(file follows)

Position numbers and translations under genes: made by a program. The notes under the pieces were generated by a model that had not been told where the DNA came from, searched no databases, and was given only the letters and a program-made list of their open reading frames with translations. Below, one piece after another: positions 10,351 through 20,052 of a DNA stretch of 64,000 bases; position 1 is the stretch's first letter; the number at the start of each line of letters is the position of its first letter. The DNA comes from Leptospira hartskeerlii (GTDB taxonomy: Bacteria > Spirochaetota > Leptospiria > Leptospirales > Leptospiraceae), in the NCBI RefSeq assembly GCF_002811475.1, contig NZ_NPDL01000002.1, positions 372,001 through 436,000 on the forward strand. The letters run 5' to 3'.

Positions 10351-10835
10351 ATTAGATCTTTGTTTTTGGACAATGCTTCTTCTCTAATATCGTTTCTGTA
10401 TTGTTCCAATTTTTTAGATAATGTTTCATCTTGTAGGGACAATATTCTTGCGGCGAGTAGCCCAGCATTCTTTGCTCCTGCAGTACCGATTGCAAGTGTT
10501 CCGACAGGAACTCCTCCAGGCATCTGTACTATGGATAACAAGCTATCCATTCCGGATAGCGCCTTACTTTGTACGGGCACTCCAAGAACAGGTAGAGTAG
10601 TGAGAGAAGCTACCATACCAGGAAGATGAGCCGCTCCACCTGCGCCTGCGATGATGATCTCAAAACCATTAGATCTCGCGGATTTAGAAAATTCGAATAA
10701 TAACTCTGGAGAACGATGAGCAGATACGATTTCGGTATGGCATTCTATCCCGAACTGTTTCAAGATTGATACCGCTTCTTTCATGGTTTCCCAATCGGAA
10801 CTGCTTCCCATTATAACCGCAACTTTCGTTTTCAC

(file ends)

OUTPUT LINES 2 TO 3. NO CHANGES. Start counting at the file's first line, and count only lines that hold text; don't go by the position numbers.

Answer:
Positions 10351-10835
10351 ATTAGATCTTTGTTTTTGGACAATGCTTCTTCTCTAATATCGTTTCTGTA